In the areas of respect life, most Catholics recognize the right of a baby to be born, not killed inside the mother. Catholics know that the mother does not have a choice to end the unique life within her, regardless of how that life was conceived or her own present condition in life, for example, being a teenager. But some Catholics will drop the faith when they hear that the Church is against capital punishment. Others will drop the faith if they hear that Catholics are against using embryonic stem cells for research. Both are missing an opportunity to grow in the faith. Our firm determination to support life, to respect life, has to be, as the great Cardinal Joseph Bernardin wrote, a seamless garment applied to life at all stages of existence. Therefore, we cannot say that we respect all life, but support putting someone to death. That doesn’t make any sense. We are not saying that the child killer should ever be free to terrorize society again, but we are saying that a Christian does not reduce himself or herself to the level of the killer by murdering the criminal under the sanitary term capital punishment. So also, we are not against stem cell research or even using stem cells, provided that a life is not eliminated to harvest the stem cells. If you go to the Moffitt Cancer center in Tampa, you will see a stem cell lab. There the stem cells from people whose bone marrow matches someone who is sick with leukemia are prepared to save the patient’s life. This process has resulted in far more people being willing to have their names on the national bone marrow list. The Church is not just in favor of this, it encourages this. It wants us to donate blood, bone marrow, even organs, as acts of charity. What the Church is against is killing a life to harvest its cells in the case of embryonic stem cell research or its organs in the case of human cloning. This is what I mean when I say that doubts can lead to a deeper understanding of the faith.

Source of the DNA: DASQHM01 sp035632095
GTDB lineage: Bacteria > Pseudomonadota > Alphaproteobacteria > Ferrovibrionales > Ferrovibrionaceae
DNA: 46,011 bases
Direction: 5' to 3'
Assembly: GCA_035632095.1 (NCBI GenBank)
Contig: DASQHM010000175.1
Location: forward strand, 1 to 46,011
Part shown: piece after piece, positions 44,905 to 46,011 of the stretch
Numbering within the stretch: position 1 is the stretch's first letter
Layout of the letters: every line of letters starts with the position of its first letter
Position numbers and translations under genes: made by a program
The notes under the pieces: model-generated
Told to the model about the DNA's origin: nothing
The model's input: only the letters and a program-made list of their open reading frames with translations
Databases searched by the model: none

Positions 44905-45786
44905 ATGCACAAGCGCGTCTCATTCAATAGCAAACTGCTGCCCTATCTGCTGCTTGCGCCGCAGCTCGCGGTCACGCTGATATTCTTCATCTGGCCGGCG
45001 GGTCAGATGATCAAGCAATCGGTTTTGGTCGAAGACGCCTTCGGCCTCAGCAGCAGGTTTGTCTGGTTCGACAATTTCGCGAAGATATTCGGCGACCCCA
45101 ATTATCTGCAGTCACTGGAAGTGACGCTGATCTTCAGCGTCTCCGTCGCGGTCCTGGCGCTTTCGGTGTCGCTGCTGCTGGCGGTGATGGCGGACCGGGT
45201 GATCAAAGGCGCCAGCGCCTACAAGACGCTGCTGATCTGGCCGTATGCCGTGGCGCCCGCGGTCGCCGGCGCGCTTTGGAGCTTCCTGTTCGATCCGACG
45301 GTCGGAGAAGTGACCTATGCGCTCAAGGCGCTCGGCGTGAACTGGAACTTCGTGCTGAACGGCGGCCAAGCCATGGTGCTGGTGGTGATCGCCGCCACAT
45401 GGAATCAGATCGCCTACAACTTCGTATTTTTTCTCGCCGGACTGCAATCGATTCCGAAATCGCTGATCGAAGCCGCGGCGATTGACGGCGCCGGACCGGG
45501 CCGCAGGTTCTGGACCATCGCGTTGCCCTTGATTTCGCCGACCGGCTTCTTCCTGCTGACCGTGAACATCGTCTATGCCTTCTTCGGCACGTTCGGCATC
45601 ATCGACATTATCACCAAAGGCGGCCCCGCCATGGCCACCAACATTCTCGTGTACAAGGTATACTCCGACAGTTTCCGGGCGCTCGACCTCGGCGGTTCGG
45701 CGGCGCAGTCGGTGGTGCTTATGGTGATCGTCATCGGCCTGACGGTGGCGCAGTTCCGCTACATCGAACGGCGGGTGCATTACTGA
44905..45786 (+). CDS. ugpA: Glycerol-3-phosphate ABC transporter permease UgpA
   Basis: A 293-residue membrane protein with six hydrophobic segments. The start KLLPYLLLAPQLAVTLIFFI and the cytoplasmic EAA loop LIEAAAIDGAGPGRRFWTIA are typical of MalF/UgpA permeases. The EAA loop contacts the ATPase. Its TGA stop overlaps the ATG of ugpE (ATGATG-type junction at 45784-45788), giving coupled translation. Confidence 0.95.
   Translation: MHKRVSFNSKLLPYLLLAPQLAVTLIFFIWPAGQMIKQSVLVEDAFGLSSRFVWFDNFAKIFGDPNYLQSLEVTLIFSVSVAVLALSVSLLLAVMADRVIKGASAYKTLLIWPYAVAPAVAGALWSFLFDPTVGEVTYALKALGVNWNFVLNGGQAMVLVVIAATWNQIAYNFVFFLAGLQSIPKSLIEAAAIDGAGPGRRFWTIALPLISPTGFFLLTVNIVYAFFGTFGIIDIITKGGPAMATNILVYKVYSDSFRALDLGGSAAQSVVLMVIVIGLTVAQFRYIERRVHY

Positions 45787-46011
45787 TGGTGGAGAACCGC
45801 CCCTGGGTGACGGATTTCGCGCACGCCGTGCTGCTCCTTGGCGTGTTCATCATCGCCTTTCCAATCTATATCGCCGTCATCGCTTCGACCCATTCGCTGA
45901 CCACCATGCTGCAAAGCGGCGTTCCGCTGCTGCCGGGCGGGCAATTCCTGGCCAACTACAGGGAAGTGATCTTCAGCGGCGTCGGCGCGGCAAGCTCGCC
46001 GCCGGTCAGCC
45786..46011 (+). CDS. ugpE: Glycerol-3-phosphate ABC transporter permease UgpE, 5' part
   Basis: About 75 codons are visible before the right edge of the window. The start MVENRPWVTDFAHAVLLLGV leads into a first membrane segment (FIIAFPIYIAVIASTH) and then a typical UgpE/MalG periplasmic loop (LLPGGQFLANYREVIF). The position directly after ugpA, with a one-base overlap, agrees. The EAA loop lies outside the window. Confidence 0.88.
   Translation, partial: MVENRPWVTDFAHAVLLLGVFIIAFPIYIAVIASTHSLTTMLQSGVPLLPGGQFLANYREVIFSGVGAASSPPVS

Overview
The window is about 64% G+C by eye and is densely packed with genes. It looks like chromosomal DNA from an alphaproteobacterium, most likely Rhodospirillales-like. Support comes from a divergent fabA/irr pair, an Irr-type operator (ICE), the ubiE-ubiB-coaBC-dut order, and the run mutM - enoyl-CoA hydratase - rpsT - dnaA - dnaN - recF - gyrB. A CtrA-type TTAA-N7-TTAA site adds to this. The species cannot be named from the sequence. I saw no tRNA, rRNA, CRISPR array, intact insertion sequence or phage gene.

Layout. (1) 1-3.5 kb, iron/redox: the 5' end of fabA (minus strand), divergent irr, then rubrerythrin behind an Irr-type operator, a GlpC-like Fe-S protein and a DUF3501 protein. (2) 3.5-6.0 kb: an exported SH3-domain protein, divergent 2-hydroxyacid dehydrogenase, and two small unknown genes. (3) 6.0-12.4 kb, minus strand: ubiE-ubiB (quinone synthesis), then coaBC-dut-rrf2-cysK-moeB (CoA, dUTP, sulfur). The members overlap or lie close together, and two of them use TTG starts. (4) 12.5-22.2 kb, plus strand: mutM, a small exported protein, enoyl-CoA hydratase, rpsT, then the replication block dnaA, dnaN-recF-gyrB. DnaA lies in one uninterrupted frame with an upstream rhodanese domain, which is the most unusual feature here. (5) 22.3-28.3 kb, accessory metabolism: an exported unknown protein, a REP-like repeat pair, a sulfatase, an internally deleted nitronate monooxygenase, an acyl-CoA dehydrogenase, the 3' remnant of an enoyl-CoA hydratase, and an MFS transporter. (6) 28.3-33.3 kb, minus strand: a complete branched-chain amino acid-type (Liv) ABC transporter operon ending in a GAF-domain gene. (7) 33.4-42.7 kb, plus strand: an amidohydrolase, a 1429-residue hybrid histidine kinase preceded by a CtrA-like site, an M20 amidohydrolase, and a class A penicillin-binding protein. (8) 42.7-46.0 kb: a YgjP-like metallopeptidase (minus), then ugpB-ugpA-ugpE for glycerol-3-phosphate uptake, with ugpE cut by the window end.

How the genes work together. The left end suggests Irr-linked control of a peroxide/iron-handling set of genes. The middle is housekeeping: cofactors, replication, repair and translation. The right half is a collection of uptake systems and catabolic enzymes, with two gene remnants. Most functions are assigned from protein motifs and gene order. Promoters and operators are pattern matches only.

Catholicism is a deep, yet practical faith. It is such a shame that so many people’s knowledge of their faith is that of the second grader making first holy communion, or even that of the high school freshman making confirmation. We need to learn about our faith, and then take that knowledge to others.
“Men and women of Galilee, why are you looking up?” the angel said in the first reading.” Don’t look in the sky. And stop contemplating your navel. No, get to work. Others need to know about the heights and depths of God’s working in our lives. We need to take God to the schools, to the work places, to our families. The world has questions. Some of these questions are profound. Yes, ultimately, Jesus is the answer. But to understand Jesus means that we have to learn our faith and bring our knowledge to others.
“Know that I am with you always.” The Solemnity of the Ascension is a call for us to tell the world that Jesus is still with us. His presence can be found in the answers to our questions. We are called today to “Tell the World that Jesus Lives.”